Maoists from the Communist Party of India ambushed and killed at least 11 police officers in July, targeting security and construction sites in the eastern and northern Indian states of Jharkand and Bihar.
The armed group also killed senior political figures in May and June attacks. Vidya Charan Shukla, a senior leader of the Indian National Congress Party, was shot three times in a May 25 ambush. Shukla died on June 11, after 17 days on life support. At the time of the attack, he was on his way home to Chhattisgarh after a political rally in the nearby town of Sukma, around 400km from the state capital, Raipur.
More than 200 people were killed in the first six months of 2013 in similar attacks by the banned leftist group, indicating that India’s Maoist insurgency, which has seemingly been on the decline for four decades, seems to be picking up pace again.
The Communist Party of India (Maoist), also known as “the Naxalites”, was founded on September 2004, following the merger of two of India’s far-left outfits: the Communist Party of India-Marxist-Leninist (People’s War) and the Maoist Communist Centre of India (MCCI). However, the beginning of the movement can be traced back to late 1967.
Many Naxalites see India as a backward, semi-colonial and semi-feudal state. Based on Marxism-Leninism-Maoism, the objective of the armed wing is to wage “protracted people’s war” (PPW) to seize political power and herald a New Democratic Revolution (NDR), under the leadership of the agrarian class.
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The government estimates the current strength of the armed Naxalites – known as the “CPI-Maoists’ People’s Liberation Guerrilla Army (PLGA)” – to be around 11,500 fighters. In addition, there are believed to be 38,000 fighters in the “Jan (People’s) Militia”, armed with basic weapons such as bows and arrows and machetes. It is thought the Jan Militia provides logistical support to the PLGA, and occasionally participates in its attacks.
Demands and objectives
Citing the goals of the agrarian movement and the “land to the tiller” slogan, the main aim of the Naxalites is to change the present system of India’s governance, and to establish socialist-communist rule. The CPI-Maoists call this a “democratic revolution, which would remain directed against imperialism, feudalism and comprador bureaucratic capitalism”, according to a press release cited by the South Asian Terrorism Portal.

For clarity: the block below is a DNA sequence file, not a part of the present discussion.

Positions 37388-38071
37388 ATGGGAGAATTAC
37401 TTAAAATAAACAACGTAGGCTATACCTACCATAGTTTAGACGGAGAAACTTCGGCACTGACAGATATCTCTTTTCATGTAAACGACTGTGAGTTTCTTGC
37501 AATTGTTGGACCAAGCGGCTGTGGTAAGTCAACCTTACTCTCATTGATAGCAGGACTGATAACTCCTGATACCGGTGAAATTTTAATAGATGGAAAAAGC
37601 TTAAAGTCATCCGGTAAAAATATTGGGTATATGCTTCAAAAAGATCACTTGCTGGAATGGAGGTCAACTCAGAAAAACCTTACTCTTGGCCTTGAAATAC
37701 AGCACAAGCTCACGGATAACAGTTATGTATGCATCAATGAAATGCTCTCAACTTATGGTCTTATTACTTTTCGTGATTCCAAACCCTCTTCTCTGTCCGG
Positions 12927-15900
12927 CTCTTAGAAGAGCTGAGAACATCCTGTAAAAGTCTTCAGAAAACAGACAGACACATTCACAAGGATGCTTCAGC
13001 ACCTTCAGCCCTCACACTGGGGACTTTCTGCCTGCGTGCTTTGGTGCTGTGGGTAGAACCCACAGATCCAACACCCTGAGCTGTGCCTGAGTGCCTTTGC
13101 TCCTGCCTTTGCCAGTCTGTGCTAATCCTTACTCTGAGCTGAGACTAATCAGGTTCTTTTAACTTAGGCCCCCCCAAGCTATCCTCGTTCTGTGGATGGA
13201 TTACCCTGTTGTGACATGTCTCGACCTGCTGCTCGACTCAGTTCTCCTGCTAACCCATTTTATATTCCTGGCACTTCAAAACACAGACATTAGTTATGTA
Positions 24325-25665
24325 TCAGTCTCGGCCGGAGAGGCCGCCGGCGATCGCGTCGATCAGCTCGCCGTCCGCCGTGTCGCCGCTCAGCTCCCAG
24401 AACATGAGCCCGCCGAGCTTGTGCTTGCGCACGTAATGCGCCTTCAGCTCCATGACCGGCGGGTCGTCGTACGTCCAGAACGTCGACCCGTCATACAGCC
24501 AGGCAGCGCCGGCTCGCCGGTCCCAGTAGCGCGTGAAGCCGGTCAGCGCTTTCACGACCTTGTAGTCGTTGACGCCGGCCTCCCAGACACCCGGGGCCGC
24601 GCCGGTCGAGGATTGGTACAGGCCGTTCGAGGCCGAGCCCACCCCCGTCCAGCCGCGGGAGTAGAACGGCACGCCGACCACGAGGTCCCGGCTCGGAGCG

In order to succeed in their mission, the Naxalites are reportedly working to build a base of popular support, tackling socio-economic problems such as the failure of governance, getting involved in anti-mining agitation, and fighting land acquisition and discrimination based on caste. They establish bases in remote areas, among poor and impoverished communities.
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These areas are usually in the forested and mountainous parts of southern, central and eastern India; home to about 84 million tribal or indigenous Adivasi people. They are subsistence farmers, and many live in extreme poverty, with a lack of basic services.
The Maoists say they have taken up the Adivasi cause. The lack of basic amenities, including roads, healthcare, education, drinking water and effective governance provides the Maoists with an ideal community in which to propagate ideas of a “new democratic revolution”.
In many of the “liberated areas”, they have organised the Adivasis and taken up community projects to provide services the government doesn’t. In 2010, Al Jazeera visited one such village, Tholkobad in Jharkhand state, where under the name of the “agrarian revolution”, the Maoists were providing support to the villagers to improve farming methods. One village leader told Al Jazeera that the Maoists frequently visited their villages, and treated everyone equally.
The most affected
Whether they side with the Maoists or not, the most affected by the ongoing conflict are the 84 million tribespeople. They do not all necesarily know or understand the real agenda behind the “protracted people’s war”. They are victims of violence and counter-violence, and have seen minimal positive change in their living conditions.
A visit to any of these villages in the “Red Corridor” contradicts India’s narrative of economic growth. Basic healthcare, education and housing facilities are very limited. Yet many are filled with advanced, sophisticated engineering equipment for mining and industrial development.
Despite the fact that the Indian constitution guarantees the safeguarding of tribal rights, people here have been denied their due. Some have waited 50 years to be compensated for land they had to give away to the government for industrial growth, soon after India’s independence from the British.
Moreover, although the constitution gives the local governing body of villages – Gram Sabha – the right to reject any expropriation of land, displacement of the Adivasi people continues.